Sad-eyed Oedipal melodrama from Italy barely registers

David G. Hughes on Marco Bellocchio’s ‘Sweet Dreams’ / ‘Fai bei sogni’ (2016)

If one musters the conviction to face a film centred on emotions as widespread as grief, depression, emotional confusion and loneliness, one would also hope that the suffering would pertain to some revelatory purpose. Not so in the case of Marco Bellocchio’s laborious new film, Sweet Dreams / Fai bei sogni, a story about the despondent life of Massimo (Valerio Mastandrea), a Turin journalist shadowed by the unexpected death of his beloved mother since a young boy.

There is an elegiac Gothic unease within this film. Bloodless faces, Catholic rituals, eerie characters and dour colours — one begins to think of the painting of Grant Wood in all its enervating deportment. Massimo finds emotional guidance in the TV figure of Belfagor, a spooky apparition, part-nun, part-Phantom of the Opera. It’s an interesting way to handle the subject of grief, but the film spirals into disjointedly assembled and disrupting time-lines from various eras of Massimo’s life. What an exercise it is to keep your temporal equilibrium; when the best way to keep track of time-line is to follow the protagonist’s hairline, something is clearly amiss (not just the hair). And while we can sympathise with Massimo’s grief (who doesn’t love their mother), this single sentiment cannot carry an entire film and the audience’s involvement for 130 minutes. This is made all the worse by the films supremely mawkish treatment of character psychology.

To what extent one is a victim of loss, and to what extent one should capitalise on it, or at least accept it, makes for interesting deliberations, but the misty-eyed, lugubrious pondering of the past, all that could have been, all that was taken away, becomes too galling. The tragedy of a mother who loved life (we know this because she dances a lot and knows music lyrics) only to have it taken away is all a bit routine at this point. Especially when the father is the contrasting authoritarian type (a Napoleon obsessive in this case). Even that awfully sentimental title starts to become more of a nuisance when its source is revealed to be gush about enteral motherly love.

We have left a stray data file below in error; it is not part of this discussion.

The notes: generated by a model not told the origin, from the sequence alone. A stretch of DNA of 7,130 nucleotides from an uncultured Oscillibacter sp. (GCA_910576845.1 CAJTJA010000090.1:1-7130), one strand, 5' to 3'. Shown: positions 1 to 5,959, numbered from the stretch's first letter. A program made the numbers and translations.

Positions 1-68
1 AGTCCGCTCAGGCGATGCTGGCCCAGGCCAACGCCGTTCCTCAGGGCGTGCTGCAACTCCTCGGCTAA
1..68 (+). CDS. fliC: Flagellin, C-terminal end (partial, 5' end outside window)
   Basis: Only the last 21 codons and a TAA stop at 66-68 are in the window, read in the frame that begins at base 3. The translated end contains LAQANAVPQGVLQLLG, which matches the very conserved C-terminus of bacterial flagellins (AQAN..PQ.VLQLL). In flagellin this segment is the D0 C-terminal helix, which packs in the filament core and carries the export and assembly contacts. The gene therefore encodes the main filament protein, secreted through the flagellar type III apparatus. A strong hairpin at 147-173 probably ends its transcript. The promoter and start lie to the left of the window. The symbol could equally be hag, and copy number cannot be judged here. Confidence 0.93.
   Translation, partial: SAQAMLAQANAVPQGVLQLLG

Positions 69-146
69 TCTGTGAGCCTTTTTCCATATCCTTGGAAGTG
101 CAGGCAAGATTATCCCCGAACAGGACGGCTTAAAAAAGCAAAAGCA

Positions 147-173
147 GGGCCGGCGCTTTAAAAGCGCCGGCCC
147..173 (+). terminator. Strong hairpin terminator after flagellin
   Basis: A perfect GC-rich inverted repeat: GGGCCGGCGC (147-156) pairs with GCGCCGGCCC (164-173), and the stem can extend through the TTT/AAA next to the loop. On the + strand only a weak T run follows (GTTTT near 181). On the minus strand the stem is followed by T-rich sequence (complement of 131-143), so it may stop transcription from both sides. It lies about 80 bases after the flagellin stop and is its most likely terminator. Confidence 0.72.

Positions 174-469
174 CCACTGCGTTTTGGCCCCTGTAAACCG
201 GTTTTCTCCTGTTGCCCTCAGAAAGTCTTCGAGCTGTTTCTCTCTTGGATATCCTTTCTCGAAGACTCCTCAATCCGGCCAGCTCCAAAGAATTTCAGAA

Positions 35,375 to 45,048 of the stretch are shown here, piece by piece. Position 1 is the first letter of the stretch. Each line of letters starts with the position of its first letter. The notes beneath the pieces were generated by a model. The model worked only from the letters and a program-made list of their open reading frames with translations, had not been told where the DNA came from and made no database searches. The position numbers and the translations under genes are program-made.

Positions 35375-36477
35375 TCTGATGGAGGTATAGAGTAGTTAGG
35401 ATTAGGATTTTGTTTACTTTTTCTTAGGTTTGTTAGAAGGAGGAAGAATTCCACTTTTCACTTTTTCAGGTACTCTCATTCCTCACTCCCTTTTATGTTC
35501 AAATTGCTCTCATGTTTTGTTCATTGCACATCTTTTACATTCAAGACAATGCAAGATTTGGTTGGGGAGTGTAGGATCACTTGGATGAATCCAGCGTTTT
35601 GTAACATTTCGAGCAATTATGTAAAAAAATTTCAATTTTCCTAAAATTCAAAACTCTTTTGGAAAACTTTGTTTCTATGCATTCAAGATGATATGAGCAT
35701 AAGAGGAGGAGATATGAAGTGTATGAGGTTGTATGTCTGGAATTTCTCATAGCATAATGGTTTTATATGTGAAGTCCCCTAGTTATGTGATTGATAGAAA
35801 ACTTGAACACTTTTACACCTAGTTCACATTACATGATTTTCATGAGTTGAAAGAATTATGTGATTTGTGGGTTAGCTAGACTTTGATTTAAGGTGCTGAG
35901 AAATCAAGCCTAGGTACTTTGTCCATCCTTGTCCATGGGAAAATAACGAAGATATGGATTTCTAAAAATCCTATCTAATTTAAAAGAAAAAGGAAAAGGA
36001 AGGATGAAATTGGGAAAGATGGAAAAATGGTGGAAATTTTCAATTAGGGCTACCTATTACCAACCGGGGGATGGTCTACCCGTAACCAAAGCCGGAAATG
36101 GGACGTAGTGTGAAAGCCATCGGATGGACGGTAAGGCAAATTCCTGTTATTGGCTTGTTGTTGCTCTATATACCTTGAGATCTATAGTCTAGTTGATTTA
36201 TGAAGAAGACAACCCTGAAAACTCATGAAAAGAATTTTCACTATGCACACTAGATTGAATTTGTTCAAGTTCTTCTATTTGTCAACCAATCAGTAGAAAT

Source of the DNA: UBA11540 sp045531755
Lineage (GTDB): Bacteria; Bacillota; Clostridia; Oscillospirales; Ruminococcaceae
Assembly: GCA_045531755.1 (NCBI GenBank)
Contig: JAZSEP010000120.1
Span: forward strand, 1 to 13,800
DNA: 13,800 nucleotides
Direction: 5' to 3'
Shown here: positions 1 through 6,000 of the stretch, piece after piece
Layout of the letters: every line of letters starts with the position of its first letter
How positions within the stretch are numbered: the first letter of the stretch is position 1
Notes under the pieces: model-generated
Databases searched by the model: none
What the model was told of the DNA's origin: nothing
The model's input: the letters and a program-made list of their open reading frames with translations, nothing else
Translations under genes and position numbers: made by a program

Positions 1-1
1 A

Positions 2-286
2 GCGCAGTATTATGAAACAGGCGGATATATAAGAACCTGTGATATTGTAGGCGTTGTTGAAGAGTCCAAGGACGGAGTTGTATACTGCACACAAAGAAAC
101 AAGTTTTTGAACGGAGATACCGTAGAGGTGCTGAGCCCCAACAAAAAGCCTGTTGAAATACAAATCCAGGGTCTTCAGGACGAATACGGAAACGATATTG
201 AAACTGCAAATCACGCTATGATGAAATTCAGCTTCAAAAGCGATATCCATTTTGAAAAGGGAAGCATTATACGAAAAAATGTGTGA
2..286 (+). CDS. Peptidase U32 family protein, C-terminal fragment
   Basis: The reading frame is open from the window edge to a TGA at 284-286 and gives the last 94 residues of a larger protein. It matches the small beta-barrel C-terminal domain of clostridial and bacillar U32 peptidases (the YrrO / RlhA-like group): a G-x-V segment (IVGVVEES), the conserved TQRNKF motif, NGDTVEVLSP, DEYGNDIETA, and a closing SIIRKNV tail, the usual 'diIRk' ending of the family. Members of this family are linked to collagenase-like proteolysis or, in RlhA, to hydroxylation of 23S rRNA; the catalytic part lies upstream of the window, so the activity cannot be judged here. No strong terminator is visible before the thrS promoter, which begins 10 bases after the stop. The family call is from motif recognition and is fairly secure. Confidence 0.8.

Mastandrea plays the older Massimo, and his mien is spot on: he produces sad and lonesome eyes in abundance. One cannot fault his performance and it’s a testament to the film that they just about managed to dodge having the character sipping whiskey alone whilst longingly looking at photos of his dear departed mother. There is indeed a touching Freudian poeticism in his chosen occupation, as if becoming a journalist – a seeker of truth – bares relevance to the lack of closure he feels of his mother’s passing, for no one ever told him exactly how she died. By visiting Sarajevo as a war correspondent in 1992, a place where orphans were made every day, it as if he finds a therapeutic catharsis.

Freud would have a field day with Sweet Dreams—Massimo’s Oedipus Complex is bare and plain to see, and yet unexplored and uninteresting. To the rest of us, unpaid as psychoanalysts, this tribulation has little promise of redemption and even less entertainment value.

David G. Hughes

By David G. Hughes

David G. Hughes is the Northern-born, London-based Founder & Editor-in-Chief of Electric Ghost Magazine. He graduated in Film Studies (BA) from King's College London and Film Aesthetics (Mst) from The University of Oxford. He has written for Film International, Little White Lies, and more.